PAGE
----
· To accelerate initiation of production, companies often begin their site searches with an investigation of existing available buildings. Having a spec building in place can generate a competitive advantage; spec buildings should be in the 65,000-100,000 square-foot size range and have ceiling heights no less than 28 feet.
Proximity and accessibility. As communities are identifying automotive supplier sites, it is important that those sites have proximate access to an interstate or four-lane highway.
Access to reliable utilities. Reliable and reasonably priced utilities are critical. Utility capacities (water, sewer, gas, electricity, and telecommunications) that meet both near-term AND expansion requirements for auto suppliers should be verified along with redundancy.
Qualified labor. Finding an educated and technically trained workforce with a track record of safety, productivity and positive work ethic are a driving force in site selections and long-term expansions. Automotive supplier investments are increasingly capital-intensive and are rapidly accelerating the need for a workforce prepared for a more technically oriented environment.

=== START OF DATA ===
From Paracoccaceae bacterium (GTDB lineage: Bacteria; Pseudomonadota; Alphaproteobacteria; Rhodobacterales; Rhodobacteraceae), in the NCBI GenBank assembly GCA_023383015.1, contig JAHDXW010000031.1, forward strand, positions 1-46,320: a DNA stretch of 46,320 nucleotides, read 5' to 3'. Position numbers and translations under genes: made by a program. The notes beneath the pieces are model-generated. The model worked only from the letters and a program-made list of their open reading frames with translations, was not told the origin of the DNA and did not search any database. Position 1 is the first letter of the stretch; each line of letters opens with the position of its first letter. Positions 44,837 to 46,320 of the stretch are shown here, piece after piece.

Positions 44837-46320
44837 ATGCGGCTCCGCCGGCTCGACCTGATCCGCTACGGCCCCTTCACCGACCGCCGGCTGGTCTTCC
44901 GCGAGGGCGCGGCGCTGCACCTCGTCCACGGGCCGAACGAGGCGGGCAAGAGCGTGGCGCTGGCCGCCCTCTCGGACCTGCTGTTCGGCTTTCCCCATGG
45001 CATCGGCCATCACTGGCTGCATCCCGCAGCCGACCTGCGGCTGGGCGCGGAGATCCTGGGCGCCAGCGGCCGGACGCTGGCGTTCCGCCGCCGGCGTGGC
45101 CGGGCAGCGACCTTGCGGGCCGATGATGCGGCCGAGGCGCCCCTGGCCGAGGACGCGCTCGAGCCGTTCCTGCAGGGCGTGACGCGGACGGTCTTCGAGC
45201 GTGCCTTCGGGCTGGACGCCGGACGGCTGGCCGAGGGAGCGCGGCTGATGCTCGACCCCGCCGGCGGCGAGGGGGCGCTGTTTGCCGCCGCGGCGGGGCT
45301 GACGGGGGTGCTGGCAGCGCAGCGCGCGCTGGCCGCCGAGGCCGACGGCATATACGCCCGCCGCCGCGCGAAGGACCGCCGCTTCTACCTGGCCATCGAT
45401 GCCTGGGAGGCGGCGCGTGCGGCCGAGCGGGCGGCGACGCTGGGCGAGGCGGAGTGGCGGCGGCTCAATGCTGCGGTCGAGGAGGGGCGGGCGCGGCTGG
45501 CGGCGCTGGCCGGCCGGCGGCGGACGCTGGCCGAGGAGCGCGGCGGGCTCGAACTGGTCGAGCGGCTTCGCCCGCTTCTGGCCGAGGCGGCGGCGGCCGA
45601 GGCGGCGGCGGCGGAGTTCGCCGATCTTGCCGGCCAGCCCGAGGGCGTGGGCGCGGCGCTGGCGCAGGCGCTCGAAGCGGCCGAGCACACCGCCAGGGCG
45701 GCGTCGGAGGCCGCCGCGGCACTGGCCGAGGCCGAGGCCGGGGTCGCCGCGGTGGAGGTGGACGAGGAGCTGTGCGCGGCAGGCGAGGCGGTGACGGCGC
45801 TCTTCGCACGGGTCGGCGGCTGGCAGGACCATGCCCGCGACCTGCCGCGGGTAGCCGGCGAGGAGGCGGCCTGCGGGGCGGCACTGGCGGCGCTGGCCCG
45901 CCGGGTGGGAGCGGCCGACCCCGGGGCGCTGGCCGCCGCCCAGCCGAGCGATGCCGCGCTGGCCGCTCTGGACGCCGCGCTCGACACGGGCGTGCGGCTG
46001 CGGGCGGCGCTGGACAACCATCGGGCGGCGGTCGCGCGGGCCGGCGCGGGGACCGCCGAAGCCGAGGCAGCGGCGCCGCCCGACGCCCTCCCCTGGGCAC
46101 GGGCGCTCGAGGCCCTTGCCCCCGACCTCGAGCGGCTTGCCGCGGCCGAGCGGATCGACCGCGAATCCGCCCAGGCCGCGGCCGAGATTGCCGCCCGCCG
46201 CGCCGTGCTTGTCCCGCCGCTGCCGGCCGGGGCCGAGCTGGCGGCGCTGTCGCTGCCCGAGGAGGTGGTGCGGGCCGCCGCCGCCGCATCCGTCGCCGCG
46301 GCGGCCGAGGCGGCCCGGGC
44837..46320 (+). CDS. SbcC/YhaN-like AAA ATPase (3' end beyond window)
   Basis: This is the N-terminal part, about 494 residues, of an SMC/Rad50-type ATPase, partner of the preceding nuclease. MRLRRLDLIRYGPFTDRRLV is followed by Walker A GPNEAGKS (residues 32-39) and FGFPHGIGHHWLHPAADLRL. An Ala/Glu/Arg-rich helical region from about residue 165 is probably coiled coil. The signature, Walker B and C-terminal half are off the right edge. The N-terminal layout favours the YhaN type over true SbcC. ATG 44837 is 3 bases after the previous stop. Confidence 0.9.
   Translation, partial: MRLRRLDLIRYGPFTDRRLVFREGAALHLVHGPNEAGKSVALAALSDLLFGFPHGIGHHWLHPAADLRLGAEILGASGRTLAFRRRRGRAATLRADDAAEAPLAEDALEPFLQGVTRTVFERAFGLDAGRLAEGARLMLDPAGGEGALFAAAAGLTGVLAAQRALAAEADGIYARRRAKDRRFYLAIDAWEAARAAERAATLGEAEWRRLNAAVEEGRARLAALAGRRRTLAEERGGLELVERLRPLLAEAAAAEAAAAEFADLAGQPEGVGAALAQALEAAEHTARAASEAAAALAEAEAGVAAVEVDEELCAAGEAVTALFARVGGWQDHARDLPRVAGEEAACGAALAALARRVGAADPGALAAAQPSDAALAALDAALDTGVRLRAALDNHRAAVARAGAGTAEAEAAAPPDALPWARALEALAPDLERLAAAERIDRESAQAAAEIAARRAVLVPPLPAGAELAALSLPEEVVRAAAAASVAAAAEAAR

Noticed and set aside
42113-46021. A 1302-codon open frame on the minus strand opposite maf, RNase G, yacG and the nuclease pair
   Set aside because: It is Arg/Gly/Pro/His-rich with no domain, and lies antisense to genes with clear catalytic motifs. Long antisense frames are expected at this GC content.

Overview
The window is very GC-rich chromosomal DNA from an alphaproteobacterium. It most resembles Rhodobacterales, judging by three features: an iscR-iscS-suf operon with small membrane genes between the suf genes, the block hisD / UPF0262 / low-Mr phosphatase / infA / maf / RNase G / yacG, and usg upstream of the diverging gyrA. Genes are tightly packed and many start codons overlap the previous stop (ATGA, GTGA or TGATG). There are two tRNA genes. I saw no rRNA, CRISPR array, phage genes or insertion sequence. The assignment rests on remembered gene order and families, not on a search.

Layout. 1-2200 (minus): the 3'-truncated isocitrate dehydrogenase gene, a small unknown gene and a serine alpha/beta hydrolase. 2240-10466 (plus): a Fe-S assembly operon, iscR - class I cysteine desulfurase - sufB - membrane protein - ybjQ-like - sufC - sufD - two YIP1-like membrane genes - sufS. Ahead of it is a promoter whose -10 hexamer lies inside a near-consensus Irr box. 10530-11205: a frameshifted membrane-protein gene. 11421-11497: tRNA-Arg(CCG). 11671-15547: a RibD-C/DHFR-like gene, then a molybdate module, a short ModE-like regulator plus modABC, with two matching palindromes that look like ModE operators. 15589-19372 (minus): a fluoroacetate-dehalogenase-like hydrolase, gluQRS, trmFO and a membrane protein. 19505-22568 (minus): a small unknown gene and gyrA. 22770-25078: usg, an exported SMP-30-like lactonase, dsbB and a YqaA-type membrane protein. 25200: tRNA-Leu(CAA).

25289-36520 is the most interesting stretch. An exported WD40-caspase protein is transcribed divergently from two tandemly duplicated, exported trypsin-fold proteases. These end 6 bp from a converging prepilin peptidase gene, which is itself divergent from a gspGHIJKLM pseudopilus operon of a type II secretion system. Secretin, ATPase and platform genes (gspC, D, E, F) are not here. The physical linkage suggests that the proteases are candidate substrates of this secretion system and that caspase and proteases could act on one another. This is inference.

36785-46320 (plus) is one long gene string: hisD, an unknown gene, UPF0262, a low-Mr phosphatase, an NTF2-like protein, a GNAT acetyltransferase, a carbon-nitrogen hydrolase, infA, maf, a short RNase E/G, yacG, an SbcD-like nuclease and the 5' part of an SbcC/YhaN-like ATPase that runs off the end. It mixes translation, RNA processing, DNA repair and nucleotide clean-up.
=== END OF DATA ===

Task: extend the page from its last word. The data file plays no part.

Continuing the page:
Business climate. Companies are drawn to communities they believe are “pro-business” – that have thriving community support for manufacturers and suppliers. Citizens, elected officials and local businesses play a huge role here, by providing incentives, encouragement and opportunities for these companies. This includes discouragement of third-party labor organization activity, accepting international companies, and providing local support for culture and education. Also, a significant advantage belongs to communities that have nearby educational institutions – especially those that provide excellent workforce training to support global manufacturers.